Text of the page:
Thursday, November 13, 2008


"In April 1973 a group of six people came together in order to form an independent Kurdish political organization. They acted on the assumption that Kurdistan was a classic colony, where the population was forcibly refused their right to self-determination."
~ Abdullah Öcalan, War and Peace in Kurdstan.

Since I have posted the complete English version of DTP's Democratic Autonomy Project, which was brought before the TBMM, I now have another political document, portions of which I will serialize over the next few days.

This document is titled War and Peace in Kurdistan: Perspectives for a political solution of the Kurdish Question by Abdullah Öcalan. It's available online as a pdf document from the International Initiative Freedom for Öcalan.

The first half of the document discusses background information of the Kurdish situation, including the ideological bases of colonial oppression and power politics in Kurdistan, as well as a short discussion of Kurdish identity and resistance. For those needing a brief introduction to the Kurdish Question, the first half of Serok Apo's document will be useful.

The portions I will post here begin with a discussion of the PKK because, as I noted in the closing of yesterday's post, the DTP is able to engage in politics because of the sacrifices of PKK fighters. Understanding the foundation and evolution of PKK is critical to understanding Kurdish political activity in Turkey today.

Without further ado, Serok Apo may speak for himself:

The Kurdistan Workers Party (PKK) Short outline of the history of origins of the PKK

In April 1973 a group of six people came together in order to form an independent Kurdish political organization. They acted on the assumption that Kurdistan was a classic colony, where the population was forcibly refused their right to self-determination. It was their prime goal to change this. This gathering may also be called the hour of birth of a new Kurdish movement.

Over the years, this group found new followers who helped them spread their conviction in the rural population of Kurdistan. More and more they clashed with Turkish security forces, armed tribesmen of the Kurdish aristocracy and rival political groups, which violently attacked the young movement. On November 27, 1978 the Kurdistan Workers Party (PKK) was founded in a small village near Diyarbakir. Twenty-two leading members of the movement took part in the inaugural meeting in order to set up more professional structures for the movement. In an urban environment the movement would not have survived, so they focused their activities on the rural Kurdish regions.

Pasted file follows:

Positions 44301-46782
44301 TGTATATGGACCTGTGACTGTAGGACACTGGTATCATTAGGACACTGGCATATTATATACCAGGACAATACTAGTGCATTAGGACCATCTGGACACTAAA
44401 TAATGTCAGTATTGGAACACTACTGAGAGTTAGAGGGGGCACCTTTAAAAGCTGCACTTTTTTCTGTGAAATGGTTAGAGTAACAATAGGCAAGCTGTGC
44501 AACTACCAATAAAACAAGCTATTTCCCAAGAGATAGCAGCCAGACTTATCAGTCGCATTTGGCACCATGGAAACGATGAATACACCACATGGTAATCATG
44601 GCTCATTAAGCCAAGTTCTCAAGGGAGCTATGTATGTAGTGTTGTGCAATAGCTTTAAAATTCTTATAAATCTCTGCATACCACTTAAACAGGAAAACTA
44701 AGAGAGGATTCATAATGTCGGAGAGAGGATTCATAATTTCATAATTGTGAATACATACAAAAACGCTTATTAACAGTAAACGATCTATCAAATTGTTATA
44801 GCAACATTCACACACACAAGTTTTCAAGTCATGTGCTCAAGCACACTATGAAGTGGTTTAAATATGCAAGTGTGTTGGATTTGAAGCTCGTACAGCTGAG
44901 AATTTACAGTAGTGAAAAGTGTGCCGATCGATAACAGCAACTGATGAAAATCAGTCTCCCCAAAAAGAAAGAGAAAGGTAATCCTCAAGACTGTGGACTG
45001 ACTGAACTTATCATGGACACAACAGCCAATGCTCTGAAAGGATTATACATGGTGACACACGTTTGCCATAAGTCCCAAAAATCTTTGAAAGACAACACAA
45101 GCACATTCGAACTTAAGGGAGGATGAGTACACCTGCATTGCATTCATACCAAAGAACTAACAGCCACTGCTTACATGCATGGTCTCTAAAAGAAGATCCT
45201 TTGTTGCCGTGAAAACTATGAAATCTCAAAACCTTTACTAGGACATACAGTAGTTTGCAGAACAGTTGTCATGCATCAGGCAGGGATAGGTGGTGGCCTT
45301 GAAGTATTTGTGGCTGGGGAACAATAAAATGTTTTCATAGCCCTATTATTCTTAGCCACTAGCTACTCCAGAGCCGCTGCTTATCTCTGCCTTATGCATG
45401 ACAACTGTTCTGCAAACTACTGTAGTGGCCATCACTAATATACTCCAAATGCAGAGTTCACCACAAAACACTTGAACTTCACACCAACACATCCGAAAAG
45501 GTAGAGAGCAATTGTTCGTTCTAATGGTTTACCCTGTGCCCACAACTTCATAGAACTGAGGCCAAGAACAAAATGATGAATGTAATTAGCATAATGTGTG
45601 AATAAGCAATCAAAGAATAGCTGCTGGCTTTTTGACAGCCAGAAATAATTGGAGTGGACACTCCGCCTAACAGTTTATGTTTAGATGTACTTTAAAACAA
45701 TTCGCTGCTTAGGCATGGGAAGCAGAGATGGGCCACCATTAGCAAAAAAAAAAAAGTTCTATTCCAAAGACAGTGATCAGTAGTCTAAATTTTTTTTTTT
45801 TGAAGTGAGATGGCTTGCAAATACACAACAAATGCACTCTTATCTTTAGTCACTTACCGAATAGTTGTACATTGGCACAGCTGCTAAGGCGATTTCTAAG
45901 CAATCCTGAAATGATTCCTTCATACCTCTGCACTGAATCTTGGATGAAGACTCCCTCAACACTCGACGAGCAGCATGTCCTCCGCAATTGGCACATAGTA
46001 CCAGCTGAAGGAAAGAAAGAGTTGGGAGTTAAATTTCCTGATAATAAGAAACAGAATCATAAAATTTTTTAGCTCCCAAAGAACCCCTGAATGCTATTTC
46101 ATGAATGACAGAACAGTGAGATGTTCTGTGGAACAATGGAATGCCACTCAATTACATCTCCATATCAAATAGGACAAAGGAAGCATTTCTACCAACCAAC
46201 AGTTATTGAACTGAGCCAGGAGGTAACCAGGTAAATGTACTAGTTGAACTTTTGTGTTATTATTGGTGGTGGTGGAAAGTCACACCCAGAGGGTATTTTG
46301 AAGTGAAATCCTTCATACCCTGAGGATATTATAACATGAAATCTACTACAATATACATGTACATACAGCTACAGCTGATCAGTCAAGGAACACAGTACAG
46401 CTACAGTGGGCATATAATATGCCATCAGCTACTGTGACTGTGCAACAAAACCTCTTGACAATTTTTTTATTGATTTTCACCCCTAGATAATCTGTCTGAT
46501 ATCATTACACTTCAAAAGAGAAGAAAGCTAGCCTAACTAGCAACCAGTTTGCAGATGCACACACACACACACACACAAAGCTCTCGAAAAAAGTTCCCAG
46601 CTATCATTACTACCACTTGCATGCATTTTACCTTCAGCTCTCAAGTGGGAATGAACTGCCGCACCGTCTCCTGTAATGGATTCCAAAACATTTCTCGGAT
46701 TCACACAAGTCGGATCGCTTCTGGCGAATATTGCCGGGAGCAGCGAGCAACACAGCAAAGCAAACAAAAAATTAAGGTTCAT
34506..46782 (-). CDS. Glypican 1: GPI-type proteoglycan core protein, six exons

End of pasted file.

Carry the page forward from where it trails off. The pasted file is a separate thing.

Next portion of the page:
The Turkish authorities reacted harshly to the propaganda efforts of the PKK. Detentions and armed clashes followed. Both sides experienced losses. The situation in Turkey, however, was also coming to a point. The first signs of the imminent military coup were already visible in 1979. The PKK responded by withdrawing from Turkey into the mountains or into other countries of the Middle East. Only a small number of activists remained in Turkey. This step helped the PKK to secure their survival. On September 12, 1980 the Turkish military overthrew the civil government and seized power. Many of the PKK who had remained in Turkey were imprisoned by the military junta.

In this situation, the PKK had to determine whether they wanted to become an exile organization or a modern national liberation movement. After a short phase of re-organization a majority of members returned to Kurdistan and took up armed resistance against the fascist junta. The attacks on military facilities in Eruh and Semdili on August 15, 1984 proclaimed the official beginning of the armed resistance. Although there were deficits, the move towards becoming a national liberation movement had been made.

Originally the Turkish authorities - Turgut Ozal had just been elected prime minister – tried to play down the incident. The state propaganda called the guerilla a “handful of bandits”, which is telling about the mindset of those in charge there. A political approach to the conflict was not perceptible. The clashes grew into a war, which demanded numerous victims from both sides.

It was only in the 1990s that the situation became less gridlocked, when the state seemed to become ready for a political solution. There were statements by Turgut Ozal and Suleyman Demirel, then president, indicating that they might recognize the Kurdish identity, raised hopes for an early end of the conflict. The PKK tried to strengthen this process by declaring a ceasefire in 1993.